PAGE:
It’s something that we all wish to avoid but for most of us, dental fillings will become a way of life. For most people, it’s about keeping them to a minimum – even though they have become much easier to withstand than they may have been several years ago.
Of course, as anyone who has studied the dentist industry will testify, there’s no one-size-fits-all solution here. It’s complicated to say the least and while one Cheltenham dentist may offer one procedure, a different patient may be provided with an alternative one depending on the circumstances.
To highlight how many differences there are in relation to this, we have comprised the following breakdown of each of the main fillings.
If you’ve been offered a silver filling, it may have been referred to as an amalgam.
We should start with the disadvantages here; as they are probably the main point which springs to mind when you are considering this decision. Firstly, and it should really go without saying, they are silver in colour. Ultimately, they will stand out and won’t blend in like alternative fillings. They can also discolour quite easily, while on a lot of occasions your dentist may have to remove some of your existing teeth to fit the filling.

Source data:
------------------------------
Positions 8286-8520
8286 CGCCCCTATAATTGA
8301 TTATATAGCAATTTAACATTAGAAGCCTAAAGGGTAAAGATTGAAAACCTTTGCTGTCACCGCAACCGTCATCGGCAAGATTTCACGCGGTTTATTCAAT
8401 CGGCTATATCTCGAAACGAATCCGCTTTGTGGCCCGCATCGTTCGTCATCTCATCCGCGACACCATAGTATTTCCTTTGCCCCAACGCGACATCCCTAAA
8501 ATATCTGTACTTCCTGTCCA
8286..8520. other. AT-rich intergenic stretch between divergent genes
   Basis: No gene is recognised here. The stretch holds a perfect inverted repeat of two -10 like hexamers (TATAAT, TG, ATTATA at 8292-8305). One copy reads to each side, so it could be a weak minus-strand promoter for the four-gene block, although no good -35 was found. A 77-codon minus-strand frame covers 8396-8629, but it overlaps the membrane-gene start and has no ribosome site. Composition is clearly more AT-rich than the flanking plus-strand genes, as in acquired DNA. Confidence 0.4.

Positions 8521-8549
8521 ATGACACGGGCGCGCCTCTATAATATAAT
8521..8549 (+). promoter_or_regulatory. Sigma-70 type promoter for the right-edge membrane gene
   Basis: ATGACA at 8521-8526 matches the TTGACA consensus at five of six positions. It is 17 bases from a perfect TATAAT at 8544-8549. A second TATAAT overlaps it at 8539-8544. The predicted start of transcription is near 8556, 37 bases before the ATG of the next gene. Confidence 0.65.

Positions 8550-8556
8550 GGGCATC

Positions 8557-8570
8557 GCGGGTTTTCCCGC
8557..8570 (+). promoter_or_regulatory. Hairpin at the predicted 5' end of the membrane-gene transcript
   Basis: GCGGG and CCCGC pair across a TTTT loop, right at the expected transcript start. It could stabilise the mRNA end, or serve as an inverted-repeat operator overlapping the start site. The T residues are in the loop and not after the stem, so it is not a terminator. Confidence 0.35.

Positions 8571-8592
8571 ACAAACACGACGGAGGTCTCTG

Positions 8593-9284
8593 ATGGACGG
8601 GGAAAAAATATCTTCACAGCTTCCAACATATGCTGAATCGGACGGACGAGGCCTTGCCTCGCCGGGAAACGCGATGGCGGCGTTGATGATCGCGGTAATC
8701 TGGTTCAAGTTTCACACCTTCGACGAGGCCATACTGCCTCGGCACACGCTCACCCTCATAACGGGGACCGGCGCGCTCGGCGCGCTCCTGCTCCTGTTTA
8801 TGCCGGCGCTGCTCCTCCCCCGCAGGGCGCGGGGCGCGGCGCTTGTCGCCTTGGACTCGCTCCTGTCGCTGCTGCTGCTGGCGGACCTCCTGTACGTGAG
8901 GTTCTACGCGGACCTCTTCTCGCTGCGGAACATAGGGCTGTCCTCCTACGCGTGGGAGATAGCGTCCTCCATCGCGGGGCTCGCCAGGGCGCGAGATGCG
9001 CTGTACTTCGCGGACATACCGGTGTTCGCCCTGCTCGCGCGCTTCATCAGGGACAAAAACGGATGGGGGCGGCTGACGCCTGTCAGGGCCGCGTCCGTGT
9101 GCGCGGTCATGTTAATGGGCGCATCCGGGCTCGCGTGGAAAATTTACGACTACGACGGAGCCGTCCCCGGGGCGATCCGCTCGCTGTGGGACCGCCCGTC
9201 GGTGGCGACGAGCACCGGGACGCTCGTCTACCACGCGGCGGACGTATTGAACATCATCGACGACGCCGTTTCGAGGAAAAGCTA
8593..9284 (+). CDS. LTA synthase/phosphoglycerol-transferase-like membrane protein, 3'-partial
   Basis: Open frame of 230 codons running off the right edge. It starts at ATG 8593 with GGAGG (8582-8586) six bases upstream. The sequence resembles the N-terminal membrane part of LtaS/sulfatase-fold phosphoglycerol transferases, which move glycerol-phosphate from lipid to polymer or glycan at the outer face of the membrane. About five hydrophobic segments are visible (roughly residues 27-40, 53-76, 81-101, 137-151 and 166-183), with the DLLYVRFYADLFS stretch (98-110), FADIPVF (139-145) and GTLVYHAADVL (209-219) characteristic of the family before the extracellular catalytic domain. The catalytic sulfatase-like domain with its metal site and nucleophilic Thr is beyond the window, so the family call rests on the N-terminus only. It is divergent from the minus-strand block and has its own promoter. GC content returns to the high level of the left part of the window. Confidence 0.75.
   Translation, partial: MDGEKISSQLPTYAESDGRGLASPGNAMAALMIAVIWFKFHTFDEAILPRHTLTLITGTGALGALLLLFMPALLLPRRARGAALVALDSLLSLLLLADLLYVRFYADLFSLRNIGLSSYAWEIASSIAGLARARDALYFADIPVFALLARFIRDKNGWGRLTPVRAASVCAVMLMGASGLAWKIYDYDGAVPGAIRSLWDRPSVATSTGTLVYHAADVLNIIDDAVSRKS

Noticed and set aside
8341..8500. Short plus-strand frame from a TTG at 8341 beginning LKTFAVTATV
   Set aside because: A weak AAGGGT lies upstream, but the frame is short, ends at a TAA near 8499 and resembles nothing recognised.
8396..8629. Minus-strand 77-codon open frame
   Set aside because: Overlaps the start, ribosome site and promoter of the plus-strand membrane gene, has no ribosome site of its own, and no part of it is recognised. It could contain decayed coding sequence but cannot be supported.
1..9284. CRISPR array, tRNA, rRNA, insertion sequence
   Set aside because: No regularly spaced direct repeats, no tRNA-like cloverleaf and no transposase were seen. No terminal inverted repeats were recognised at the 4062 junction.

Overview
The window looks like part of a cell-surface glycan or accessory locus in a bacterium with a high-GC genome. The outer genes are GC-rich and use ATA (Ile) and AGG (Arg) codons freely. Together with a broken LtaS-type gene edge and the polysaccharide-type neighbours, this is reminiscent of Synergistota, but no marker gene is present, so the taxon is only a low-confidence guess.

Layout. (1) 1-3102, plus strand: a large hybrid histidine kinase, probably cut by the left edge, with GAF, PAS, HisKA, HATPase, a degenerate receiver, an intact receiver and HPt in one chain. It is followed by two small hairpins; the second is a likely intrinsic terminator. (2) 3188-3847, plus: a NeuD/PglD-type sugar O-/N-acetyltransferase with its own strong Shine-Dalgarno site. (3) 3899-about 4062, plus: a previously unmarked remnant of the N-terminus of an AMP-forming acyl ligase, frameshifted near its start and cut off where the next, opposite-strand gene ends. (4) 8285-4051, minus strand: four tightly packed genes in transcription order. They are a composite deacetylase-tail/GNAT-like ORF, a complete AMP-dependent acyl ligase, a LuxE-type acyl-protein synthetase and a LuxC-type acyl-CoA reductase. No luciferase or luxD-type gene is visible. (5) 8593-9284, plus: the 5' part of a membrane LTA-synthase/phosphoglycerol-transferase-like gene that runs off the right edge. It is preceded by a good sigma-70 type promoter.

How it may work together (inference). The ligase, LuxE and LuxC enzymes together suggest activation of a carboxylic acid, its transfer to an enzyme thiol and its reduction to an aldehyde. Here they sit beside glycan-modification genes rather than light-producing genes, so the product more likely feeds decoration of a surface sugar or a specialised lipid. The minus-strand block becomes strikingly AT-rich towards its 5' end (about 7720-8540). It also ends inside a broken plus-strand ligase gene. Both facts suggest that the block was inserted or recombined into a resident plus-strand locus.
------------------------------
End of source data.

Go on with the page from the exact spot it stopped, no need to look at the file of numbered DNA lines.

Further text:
However, on a more positive note, they can last for up to fifteen years. Additionally, they are very strong and rarely break, while they happen to be one of the cheapest options on the market.
Cast gold fillings
What comes after silver? Well, there’s more differences involving gold fillings than you might imagine. In terms of the advantages, they share very similar ones to the silver alternatives – although some people will view a gold filling as prestigious as well, so there’s that to take into account.
The disadvantages is where things start to vary though. Like anything coated in gold, they can be more expensive, while a lot of people don’t realise that they can require more visits because of the added complexity. It’s also worth mentioning that some patients might be at risk from galvanic shock if they already have a silver filling – with the two metals sometimes not agreeing with each other and causing a short burst of pain.
Tooth coloured composites
The final type we’ll look at is the most modern, and probably one of the most popular nowadays.
Something that you may have noticed so far is that there has been a common drawback among “traditional” fillings; they don’t tend to blend to your existing teeth’s color.
Well, this all changes with tooth colored composites. As the name probably gave away from the start, they allow your fillings to practically go unnoticed.
As well as the above, these fillings tend to be even stronger, as they chemically bond to your tooth structure. When you also consider the fact that you don’t need to remove as much as your existing tooth structure, all of the advantages become blatantly obvious.
Of course, all of the above does come at a slightly higher cost. They can also take a little longer to fit – but these are drawbacks that most patients are happy to accept when put in perspective.